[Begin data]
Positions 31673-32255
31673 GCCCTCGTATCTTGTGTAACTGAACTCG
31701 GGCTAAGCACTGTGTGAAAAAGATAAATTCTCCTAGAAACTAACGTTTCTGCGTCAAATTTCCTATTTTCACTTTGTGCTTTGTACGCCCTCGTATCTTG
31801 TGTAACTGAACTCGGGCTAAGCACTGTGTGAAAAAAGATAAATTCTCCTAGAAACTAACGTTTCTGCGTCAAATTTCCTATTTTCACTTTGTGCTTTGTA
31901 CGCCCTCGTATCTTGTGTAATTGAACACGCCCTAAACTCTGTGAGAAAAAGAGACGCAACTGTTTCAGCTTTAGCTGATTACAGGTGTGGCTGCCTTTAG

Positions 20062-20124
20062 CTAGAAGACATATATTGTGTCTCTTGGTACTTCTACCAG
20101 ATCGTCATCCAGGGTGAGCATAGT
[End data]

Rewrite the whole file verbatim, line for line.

Positions 31673-32255
31673 GCCCTCGTATCTTGTGTAACTGAACTCG
31701 GGCTAAGCACTGTGTGAAAAAGATAAATTCTCCTAGAAACTAACGTTTCTGCGTCAAATTTCCTATTTTCACTTTGTGCTTTGTACGCCCTCGTATCTTG
31801 TGTAACTGAACTCGGGCTAAGCACTGTGTGAAAAAAGATAAATTCTCCTAGAAACTAACGTTTCTGCGTCAAATTTCCTATTTTCACTTTGTGCTTTGTA
31901 CGCCCTCGTATCTTGTGTAATTGAACACGCCCTAAACTCTGTGAGAAAAAGAGACGCAACTGTTTCAGCTTTAGCTGATTACAGGTGTGGCTGCCTTTAG

Positions 20062-20124
20062 CTAGAAGACATATATTGTGTCTCTTGGTACTTCTACCAG
20101 ATCGTCATCCAGGGTGAGCATAGT